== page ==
Odes Of Anacreon - Ode LV.

A poem by Thomas Moore

[1]


While we invoke the wreathed spring,
Resplendent rose! to thee we'll sing;
Resplendent rose, the flower of flowers,
Whose breath perfumes the Olympian bowers;
Whose virgin blush, of chastened dye,
Enchants so much our mortal eye.
When pleasure's spring-tide season glows.
The Graces love to wreathe the rose;
And Venus, in its fresh-blown leaves,
An emblem of herself perceives.
Oft hath the poet's magic tongue
The rose's fair luxuriance sung;
And long the Muses, heavenly maids,
Have reared it in their tuneful shades.
When, at the early glance of morn,
It sleeps upon the glittering thorn,
'Tis sweet to dare the tangled fence
To cull the timid floweret thence,
And wipe with tender hand away
The tear that on its blushes lay!
'Tis sweet to hold the infant stems,
Yet dropping with Aurora's gems,
And fresh inhale the spicy sighs
That from the weeping buds arise.

When revel reigns, when mirth is high,
And Bacchus beams in every eye,
Our rosy fillets scent exhale,
And fill with balm the fainting gale.
There's naught in nature bright or gay,
Where roses do not shed their ray.
When morning paints the orient skies,
Her fingers burn with roseate dyes;[2]
Young nymphs betray; the Rose's hue,
O'er whitest arms it kindles thro'.
In Cytherea's form it glows,
And mingles with the living snows.

The rose distils a healing balm,
The beating pulse of pain to calm;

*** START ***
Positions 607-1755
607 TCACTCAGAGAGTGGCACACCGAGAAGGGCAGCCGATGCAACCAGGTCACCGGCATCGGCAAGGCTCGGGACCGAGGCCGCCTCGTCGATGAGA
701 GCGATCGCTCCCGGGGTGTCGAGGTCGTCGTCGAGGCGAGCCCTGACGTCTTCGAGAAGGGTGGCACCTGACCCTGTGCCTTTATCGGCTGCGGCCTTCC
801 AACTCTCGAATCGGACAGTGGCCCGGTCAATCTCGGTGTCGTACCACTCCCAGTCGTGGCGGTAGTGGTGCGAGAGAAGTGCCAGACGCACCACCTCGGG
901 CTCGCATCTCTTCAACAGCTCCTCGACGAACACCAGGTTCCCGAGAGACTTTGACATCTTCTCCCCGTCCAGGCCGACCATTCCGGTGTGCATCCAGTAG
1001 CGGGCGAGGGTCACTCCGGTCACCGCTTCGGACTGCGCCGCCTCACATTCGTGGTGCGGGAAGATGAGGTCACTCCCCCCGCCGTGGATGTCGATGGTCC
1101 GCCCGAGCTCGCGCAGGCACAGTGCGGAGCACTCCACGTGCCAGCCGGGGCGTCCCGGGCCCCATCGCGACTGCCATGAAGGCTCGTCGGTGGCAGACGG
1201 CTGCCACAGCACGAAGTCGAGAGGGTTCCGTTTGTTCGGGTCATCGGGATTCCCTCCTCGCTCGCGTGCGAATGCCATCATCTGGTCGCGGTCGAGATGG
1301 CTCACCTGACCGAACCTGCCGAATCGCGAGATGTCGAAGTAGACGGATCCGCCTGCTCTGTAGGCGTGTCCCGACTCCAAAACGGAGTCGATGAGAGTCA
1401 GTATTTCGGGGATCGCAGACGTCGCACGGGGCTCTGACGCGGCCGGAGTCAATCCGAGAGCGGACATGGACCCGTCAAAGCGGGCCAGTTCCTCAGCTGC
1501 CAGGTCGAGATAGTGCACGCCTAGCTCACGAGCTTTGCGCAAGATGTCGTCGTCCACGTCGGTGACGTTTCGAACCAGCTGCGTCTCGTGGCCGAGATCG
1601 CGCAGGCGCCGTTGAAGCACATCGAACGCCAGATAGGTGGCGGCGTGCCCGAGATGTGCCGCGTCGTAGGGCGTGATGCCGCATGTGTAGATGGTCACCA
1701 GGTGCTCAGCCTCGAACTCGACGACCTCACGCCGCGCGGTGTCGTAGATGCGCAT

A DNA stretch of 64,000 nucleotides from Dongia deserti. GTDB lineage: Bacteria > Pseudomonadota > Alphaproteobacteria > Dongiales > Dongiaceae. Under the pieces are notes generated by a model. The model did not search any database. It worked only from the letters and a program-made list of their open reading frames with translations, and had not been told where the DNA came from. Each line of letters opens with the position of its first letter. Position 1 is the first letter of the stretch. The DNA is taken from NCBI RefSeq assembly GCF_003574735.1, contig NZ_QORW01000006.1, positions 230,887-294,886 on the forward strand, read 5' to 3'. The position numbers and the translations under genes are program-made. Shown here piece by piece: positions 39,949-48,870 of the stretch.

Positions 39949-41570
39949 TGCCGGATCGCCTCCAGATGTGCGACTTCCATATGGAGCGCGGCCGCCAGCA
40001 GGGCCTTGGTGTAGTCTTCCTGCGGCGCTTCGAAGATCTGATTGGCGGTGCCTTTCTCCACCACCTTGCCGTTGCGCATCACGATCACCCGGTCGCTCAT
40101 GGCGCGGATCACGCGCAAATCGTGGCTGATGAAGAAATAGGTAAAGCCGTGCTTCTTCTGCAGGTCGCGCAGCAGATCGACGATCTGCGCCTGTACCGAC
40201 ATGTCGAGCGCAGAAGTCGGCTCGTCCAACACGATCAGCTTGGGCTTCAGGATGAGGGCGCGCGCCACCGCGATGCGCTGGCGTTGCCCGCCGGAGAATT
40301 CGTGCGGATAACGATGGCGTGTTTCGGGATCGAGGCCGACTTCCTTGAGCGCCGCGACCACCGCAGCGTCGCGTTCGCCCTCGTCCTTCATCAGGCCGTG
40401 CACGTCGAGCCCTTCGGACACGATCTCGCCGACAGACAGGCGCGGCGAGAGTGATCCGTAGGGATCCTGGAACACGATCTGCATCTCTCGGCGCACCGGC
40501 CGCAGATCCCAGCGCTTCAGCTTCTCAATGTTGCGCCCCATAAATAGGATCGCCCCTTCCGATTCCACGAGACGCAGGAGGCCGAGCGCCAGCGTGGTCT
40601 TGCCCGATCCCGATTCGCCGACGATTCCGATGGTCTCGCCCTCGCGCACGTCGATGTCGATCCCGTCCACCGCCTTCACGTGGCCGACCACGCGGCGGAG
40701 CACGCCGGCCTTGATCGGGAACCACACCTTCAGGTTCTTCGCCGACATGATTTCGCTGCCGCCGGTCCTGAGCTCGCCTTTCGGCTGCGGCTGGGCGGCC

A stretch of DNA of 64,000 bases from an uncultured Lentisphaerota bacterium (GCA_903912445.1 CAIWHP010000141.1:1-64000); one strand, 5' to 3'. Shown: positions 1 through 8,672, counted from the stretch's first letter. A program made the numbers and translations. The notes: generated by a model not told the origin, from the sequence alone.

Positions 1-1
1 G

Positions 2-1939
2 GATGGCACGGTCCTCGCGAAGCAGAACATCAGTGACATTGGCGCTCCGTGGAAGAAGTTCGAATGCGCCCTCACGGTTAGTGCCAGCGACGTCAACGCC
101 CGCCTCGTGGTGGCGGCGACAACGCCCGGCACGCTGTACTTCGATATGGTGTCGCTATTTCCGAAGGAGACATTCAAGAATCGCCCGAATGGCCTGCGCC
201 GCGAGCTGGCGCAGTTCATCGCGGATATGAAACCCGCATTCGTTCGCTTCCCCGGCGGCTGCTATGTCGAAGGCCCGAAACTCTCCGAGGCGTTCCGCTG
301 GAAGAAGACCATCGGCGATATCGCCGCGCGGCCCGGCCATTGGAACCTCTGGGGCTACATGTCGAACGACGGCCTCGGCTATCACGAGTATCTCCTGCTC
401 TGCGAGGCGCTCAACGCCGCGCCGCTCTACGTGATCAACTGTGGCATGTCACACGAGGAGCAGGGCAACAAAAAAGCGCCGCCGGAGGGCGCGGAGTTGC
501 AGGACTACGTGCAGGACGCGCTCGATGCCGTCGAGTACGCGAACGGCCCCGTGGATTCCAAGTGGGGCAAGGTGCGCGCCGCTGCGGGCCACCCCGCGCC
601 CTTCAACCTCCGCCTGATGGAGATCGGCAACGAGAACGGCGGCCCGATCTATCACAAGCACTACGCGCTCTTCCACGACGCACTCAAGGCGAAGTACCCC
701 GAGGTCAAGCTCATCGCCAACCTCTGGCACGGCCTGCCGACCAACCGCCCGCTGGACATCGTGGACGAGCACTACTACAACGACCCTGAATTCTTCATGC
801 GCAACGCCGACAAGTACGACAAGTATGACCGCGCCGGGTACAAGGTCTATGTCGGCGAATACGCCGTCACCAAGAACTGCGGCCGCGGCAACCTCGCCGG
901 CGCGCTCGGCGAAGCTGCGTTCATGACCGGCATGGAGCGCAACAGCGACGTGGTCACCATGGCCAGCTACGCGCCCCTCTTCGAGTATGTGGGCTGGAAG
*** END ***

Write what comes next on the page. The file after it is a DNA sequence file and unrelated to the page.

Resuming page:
Preserves the cold inurn├Ęd clay,[3]
And mocks the vestige of decay:
And when, at length, in pale decline,
Its florid beauties fade and pine,
Sweet as in youth, its balmy breath
Diffuses odor even in death!
Oh! whence could such a plant have sprung?
Listen,--for thus the tale is sung.
When, humid, from the silvery stream,
Effusing beauty's warmest beam,
Venus appeared, in flushing hues,
Mellowed by ocean's briny dews;
When, in the starry courts above,
The pregnant brain of mighty Jove
Disclosed the nymph of azure glance,
The nymph who shakes the martial lance;--
Then, then, in strange eventful hour,
The earth produced an infant flower,
Which sprung, in blushing glories drest.
And wantoned o'er its parent breast.
The gods beheld this brilliant birth,
And hailed the Rose, the boon of earth!
With nectar drops, a ruby tide,
The sweetly orient buds they dyed,[4]
And bade them bloom, the flowers divine
Of him who gave the glorious vine;
And bade them on the spangled thorn
Expand their bosoms to the morn.

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